Harris asks. “Who knows what would have happened? It’s a tough way to look at it.” Reminded that people live to guess and second-guess about such hypothetical scenarios, Harris reluctantly offers what would have been. “Alright, then. If it makes everybody feel better, we probably would have beat Carolina and went on to win the championship,” Harris laughs. Harris still chats with his former Badger teammates regularly and keeps track of how they are doing.

He’s looking forward to the upcoming season. “I think they’re going to play really well. They’re probably one of the deepest teams that we’ve had in the last five or six years or so,” Harris says. “They lost [graduated forward] Ray [Nixon], but everybody else is back. I think they really have a shot to do well.” Harris is also focusing on his own game, where he’s hoping to repeat his successes in both high school and college.

“In high school and college, the first year is always the toughest, the second year was a little better, and the third year I really exploded. I really understood the game, and I really did well,” Harris says. “I’m hoping that this is the same type of transformation in the NBA.” Harris showed marked improvement in the early stages of the 2005-06 season, especially when it came to scoring, ending the year with averages of 9.9 ppg and 3.2 apg.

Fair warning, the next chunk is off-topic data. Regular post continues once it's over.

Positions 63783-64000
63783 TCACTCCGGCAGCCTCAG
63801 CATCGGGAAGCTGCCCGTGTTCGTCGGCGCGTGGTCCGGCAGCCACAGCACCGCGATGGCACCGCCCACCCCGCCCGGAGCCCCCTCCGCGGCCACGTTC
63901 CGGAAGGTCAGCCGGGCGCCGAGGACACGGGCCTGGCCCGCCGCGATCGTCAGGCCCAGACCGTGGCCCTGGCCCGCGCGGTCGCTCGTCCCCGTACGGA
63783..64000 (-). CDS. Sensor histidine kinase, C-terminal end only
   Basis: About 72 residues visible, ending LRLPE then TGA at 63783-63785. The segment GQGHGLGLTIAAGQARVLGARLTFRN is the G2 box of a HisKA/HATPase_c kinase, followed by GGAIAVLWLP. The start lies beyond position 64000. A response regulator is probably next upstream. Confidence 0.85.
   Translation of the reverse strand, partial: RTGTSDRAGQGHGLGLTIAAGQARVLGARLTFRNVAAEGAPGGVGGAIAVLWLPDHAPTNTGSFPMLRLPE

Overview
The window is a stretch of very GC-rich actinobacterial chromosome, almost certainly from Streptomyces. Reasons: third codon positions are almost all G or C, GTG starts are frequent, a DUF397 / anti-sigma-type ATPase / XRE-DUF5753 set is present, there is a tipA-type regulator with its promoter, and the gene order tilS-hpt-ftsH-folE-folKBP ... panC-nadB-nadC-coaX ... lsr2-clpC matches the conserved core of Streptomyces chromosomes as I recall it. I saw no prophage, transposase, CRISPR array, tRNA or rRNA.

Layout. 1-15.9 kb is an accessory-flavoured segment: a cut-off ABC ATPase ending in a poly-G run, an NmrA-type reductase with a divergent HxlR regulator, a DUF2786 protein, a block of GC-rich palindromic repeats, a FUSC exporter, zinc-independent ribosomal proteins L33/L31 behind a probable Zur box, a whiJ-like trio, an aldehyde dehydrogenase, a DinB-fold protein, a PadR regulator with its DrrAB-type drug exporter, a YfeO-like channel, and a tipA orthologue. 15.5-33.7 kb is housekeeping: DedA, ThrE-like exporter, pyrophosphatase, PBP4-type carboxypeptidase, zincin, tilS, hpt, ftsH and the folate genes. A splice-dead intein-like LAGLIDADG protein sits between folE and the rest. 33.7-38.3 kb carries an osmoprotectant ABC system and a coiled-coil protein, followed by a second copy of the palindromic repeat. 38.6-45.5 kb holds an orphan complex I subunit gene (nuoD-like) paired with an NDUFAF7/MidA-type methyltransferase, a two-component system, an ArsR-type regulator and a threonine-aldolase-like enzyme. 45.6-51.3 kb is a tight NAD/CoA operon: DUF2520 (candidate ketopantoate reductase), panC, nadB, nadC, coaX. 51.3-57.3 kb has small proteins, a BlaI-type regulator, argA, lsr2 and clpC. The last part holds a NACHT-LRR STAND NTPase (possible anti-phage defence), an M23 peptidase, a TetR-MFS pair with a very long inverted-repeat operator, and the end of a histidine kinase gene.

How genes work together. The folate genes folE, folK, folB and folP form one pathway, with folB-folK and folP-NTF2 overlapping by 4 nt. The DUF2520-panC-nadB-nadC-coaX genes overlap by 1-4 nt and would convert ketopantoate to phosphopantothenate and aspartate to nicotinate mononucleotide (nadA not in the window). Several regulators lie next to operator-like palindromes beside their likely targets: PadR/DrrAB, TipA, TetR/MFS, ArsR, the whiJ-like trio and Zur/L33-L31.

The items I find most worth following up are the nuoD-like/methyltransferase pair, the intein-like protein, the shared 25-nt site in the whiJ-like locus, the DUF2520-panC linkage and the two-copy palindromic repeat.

He improved his jump shot and his ability to split defenses and get to the rim, occasionally ending in powerful dunks. “In college, I used to be a shooter; now, in the pros, I’ve been a driver,” Harris says. “I’m working on expanding my game out on the floor and being able to hit the jumper.”

Harris has always been a good defender, but he’s bringing it to a new level in the pros. “Defense came to me over time; being quick and whatnot,” Harris says. “The point guards we come up against every night in the NBA are tough. So you have to be able to play some defense, or it will be a long night for you.

It’s something that I’ve been able to learn how to do and that I’ve become very good at.” Harris really began to show off all of his skills during this past year’s playoffs, proving himself invaluable in Dallas’ quest for a championship. He burst onto the scene in the conference semifinal series against San Antonio, starting the final six games of that series and averaging 20.6 points in the Mavericks’ victories in games two, three, and four.

His high was a 24-point effort in the Mavs’ 104-103 win in Game Three. Against the Phoenix Suns in the Western Conference Finals, Harris started the series with a monstrous effort. He scored a career-high 30 points in Game One.

It’s clear that Harris is — along with his good friend and former adversary at Marquette University and present adversary in the 2006 NBA finals, Dwayne Wade — one of the NBA’s exciting young rising stars. “My goals are to continue to get better,” Harris says.

“Long term, I want to win a championship. “And then maybe another one,” he adds with a smile.